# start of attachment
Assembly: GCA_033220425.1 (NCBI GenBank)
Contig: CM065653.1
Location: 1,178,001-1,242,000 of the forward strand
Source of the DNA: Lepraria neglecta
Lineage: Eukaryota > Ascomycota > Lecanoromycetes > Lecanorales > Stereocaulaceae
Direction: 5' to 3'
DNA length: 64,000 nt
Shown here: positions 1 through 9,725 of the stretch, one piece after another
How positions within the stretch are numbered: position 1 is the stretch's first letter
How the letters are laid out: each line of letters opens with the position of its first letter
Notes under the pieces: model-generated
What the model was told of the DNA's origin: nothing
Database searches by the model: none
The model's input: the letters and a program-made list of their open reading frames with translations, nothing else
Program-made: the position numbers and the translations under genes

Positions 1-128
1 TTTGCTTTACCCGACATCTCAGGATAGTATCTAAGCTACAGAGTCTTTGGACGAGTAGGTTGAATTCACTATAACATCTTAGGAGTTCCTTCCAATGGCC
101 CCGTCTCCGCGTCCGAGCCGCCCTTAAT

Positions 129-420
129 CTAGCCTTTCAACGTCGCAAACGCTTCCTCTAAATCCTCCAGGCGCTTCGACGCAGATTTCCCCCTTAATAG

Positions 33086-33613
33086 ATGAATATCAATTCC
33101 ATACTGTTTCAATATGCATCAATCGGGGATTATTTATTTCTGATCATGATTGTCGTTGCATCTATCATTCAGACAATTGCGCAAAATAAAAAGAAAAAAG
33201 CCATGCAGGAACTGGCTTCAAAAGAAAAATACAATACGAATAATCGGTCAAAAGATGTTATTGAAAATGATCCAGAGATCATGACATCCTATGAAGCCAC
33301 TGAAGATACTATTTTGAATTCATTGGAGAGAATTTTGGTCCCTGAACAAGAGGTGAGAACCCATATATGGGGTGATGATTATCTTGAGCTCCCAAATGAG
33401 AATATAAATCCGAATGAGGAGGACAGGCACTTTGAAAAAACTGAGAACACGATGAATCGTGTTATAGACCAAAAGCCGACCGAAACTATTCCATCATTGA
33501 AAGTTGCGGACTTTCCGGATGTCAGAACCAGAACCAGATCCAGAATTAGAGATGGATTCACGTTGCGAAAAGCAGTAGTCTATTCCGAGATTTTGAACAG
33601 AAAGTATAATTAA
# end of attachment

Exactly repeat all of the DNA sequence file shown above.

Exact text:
Assembly: GCA_033220425.1 (NCBI GenBank)
Contig: CM065653.1
Location: 1,178,001-1,242,000 of the forward strand
Source of the DNA: Lepraria neglecta
Lineage: Eukaryota > Ascomycota > Lecanoromycetes > Lecanorales > Stereocaulaceae
Direction: 5' to 3'
DNA length: 64,000 nt
Shown here: positions 1 through 9,725 of the stretch, one piece after another
How positions within the stretch are numbered: position 1 is the stretch's first letter
How the letters are laid out: each line of letters opens with the position of its first letter
Notes under the pieces: model-generated
What the model was told of the DNA's origin: nothing
Database searches by the model: none
The model's input: the letters and a program-made list of their open reading frames with translations, nothing else
Program-made: the position numbers and the translations under genes

Positions 1-128
1 TTTGCTTTACCCGACATCTCAGGATAGTATCTAAGCTACAGAGTCTTTGGACGAGTAGGTTGAATTCACTATAACATCTTAGGAGTTCCTTCCAATGGCC
101 CCGTCTCCGCGTCCGAGCCGCCCTTAAT

Positions 129-420
129 CTAGCCTTTCAACGTCGCAAACGCTTCCTCTAAATCCTCCAGGCGCTTCGACGCAGATTTCCCCCTTAATAG

Positions 33086-33613
33086 ATGAATATCAATTCC
33101 ATACTGTTTCAATATGCATCAATCGGGGATTATTTATTTCTGATCATGATTGTCGTTGCATCTATCATTCAGACAATTGCGCAAAATAAAAAGAAAAAAG
33201 CCATGCAGGAACTGGCTTCAAAAGAAAAATACAATACGAATAATCGGTCAAAAGATGTTATTGAAAATGATCCAGAGATCATGACATCCTATGAAGCCAC
33301 TGAAGATACTATTTTGAATTCATTGGAGAGAATTTTGGTCCCTGAACAAGAGGTGAGAACCCATATATGGGGTGATGATTATCTTGAGCTCCCAAATGAG
33401 AATATAAATCCGAATGAGGAGGACAGGCACTTTGAAAAAACTGAGAACACGATGAATCGTGTTATAGACCAAAAGCCGACCGAAACTATTCCATCATTGA
33501 AAGTTGCGGACTTTCCGGATGTCAGAACCAGAACCAGATCCAGAATTAGAGATGGATTCACGTTGCGAAAAGCAGTAGTCTATTCCGAGATTTTGAACAG
33601 AAAGTATAATTAA